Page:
The calendar at Michael Hall, like all Steiner Waldorf schools, marks many festive occasions throughout the school year. At the cardinal points of the year are the main Christian festivals. Other religious festivals are observed too, of course, which help to deepen the children’s experience of other peoples and cultures as they progress through the school. In this leaflet, however, we shall concentrate on the festivals that are celebrated either by the whole school or by a large part of it.


Why are festivals so important?

This is a question often asked by parents and visitors to the school.

First of all, the festivals address the basic human need for rhythm and repetition. They form the heartbeat of school life. Each festival has its place in the cycle of the year and can be looked forward to and looked back on as well as being experienced at the time.

They give children an orientation in time, in a society where many of the natural rhythms of life have virtually disappeared. Secondly, we aim to cultivate feelings of reverence and wonder in our children and celebrating the festivals especially encourage these feelings. Moreover, it helps the children to develop essential human qualities such as patience – learning to wait, and the ability to look after things, by using the same objects and beautiful decorations year in, year out, as well as giving them sense impressions that nurture the soul.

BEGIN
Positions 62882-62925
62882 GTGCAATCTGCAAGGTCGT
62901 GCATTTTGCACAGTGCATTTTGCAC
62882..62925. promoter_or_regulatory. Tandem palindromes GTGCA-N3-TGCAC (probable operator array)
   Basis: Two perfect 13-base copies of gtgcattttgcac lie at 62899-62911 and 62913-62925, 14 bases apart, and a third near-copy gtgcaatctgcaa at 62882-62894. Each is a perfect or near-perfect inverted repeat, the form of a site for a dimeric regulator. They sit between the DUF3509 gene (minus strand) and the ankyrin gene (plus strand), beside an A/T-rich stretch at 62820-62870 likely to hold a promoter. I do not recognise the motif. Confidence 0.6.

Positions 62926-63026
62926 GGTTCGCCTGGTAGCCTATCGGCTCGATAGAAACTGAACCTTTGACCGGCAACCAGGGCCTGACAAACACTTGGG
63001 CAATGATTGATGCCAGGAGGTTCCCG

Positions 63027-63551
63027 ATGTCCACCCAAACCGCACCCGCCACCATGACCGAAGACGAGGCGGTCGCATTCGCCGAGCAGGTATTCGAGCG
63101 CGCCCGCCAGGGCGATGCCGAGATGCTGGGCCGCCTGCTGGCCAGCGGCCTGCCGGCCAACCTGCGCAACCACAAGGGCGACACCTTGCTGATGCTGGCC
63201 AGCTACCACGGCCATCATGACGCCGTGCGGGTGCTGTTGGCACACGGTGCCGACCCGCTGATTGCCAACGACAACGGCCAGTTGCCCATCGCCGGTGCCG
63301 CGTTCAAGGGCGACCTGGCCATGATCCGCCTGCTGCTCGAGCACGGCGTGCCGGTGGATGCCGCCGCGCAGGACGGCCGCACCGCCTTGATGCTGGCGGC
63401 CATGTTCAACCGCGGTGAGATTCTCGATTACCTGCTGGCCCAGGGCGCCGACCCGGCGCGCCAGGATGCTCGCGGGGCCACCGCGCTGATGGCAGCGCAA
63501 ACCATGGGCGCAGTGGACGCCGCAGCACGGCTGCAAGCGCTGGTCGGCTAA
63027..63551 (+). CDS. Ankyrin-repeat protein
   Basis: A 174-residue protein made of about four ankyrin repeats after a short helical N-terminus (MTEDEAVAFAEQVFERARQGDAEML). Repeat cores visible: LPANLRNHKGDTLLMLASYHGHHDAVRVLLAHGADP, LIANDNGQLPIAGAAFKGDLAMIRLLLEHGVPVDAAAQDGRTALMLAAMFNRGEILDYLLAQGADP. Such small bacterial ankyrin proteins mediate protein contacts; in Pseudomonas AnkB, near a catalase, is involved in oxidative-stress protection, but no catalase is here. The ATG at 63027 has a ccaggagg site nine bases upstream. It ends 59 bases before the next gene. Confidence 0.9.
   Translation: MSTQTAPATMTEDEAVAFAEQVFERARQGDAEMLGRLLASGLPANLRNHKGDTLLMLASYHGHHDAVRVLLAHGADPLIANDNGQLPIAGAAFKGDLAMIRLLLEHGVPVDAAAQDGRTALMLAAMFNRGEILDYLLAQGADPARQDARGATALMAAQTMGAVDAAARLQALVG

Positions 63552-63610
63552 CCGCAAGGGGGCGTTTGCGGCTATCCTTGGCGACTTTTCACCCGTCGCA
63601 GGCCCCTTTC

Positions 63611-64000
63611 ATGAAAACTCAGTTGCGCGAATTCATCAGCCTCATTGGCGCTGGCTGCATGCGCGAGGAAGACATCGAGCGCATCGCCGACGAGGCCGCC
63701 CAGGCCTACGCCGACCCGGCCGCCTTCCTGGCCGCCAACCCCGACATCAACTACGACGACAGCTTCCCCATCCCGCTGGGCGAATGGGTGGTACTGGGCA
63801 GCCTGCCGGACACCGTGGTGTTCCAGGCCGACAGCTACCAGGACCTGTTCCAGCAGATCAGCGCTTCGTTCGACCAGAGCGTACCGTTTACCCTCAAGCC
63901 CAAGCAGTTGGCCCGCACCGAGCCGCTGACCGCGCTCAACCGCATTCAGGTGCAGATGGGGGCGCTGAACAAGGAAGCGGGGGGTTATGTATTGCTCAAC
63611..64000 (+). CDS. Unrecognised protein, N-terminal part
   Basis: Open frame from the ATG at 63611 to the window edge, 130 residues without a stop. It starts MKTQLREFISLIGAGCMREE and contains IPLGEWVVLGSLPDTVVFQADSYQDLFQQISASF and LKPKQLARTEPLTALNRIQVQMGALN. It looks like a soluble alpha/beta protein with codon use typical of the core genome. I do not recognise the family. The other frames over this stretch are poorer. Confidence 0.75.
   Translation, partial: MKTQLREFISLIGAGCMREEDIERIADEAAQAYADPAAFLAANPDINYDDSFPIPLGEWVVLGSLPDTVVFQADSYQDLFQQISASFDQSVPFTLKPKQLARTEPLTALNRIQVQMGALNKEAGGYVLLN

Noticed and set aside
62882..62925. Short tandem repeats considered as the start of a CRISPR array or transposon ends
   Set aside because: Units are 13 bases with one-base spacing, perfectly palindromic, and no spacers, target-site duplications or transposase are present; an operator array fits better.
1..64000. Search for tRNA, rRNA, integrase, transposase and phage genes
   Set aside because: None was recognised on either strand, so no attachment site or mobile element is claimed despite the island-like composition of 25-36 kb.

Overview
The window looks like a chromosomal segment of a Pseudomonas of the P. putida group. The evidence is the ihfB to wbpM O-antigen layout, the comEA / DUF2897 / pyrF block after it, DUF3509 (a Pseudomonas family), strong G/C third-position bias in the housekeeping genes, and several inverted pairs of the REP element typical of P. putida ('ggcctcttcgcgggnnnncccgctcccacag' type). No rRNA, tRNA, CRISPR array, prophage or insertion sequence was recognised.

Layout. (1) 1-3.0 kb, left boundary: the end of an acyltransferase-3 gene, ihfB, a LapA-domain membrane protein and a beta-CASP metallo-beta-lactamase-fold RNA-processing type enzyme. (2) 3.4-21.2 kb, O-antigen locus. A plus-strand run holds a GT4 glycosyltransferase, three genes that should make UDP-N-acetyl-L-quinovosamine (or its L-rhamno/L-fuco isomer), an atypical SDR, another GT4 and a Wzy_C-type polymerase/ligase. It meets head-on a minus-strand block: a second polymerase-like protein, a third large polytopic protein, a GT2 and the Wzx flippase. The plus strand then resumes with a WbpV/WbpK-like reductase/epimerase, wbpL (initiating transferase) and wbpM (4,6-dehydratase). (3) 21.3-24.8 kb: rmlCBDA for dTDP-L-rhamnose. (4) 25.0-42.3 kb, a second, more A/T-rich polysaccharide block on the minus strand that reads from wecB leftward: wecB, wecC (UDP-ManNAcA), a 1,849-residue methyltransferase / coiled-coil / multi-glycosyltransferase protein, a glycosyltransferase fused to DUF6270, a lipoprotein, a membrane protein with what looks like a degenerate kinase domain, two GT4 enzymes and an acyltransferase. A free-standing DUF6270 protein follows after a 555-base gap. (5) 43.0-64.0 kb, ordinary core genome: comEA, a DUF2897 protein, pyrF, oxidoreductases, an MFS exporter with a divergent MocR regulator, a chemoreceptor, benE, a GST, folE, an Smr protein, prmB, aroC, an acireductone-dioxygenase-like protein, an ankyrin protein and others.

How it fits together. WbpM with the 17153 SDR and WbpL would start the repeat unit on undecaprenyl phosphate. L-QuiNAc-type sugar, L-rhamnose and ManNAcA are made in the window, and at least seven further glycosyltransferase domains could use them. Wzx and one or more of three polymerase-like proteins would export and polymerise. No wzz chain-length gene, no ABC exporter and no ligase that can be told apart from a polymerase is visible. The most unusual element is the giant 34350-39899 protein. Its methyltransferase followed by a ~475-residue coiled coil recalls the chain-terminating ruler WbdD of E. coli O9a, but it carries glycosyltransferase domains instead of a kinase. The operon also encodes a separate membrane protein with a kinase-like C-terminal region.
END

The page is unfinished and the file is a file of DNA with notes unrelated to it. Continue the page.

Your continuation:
Which festivals do we celebrate?

The festivals appear in our school calendar in the following chronological order:


Michaelmas, the festival of St. Michael29th September (or near then)

Archangel Michael is traditionally depicted controlling a dragon at his feet, or holding a pair of scales. We are called upon to wake up to the negative forces within us and to work on them and to control them, in order to achieve the right balance within ourselves. Here we mark the time of year when nature loses its vitality and goes to sleep; human beings, by contrast, need to wake up.

It is a time for initiative and directed impulses for the future. In the morning the Lower and Upper schools assemble for some recitation, a presentation and Michaelmas songs. Each class then goes out into the grounds with a specific clearing up task to do while Class 1 plant out bulbs that Class 12 gave them at the first assembly of the year. In the Early Years Michaelmas has more of the quality of a harvest festival.


Martinmas – 11th November

St. Martin of Tours was a Roman soldier who famously tore his cloak in half to give it to a beggar. This story is remembered in the younger classes but the festival is chiefly celebrated by the Early Years and Class 1 by making lanterns and going on a lantern procession after dark. The children and adults together sing songs to all that nature has brought us.


The Christmas Fair – almost always the Saturday before the beginning of Advent.

Although this is a very important day in our school calendar, it is not a festival as such. It is no doubt dealt with elsewhere.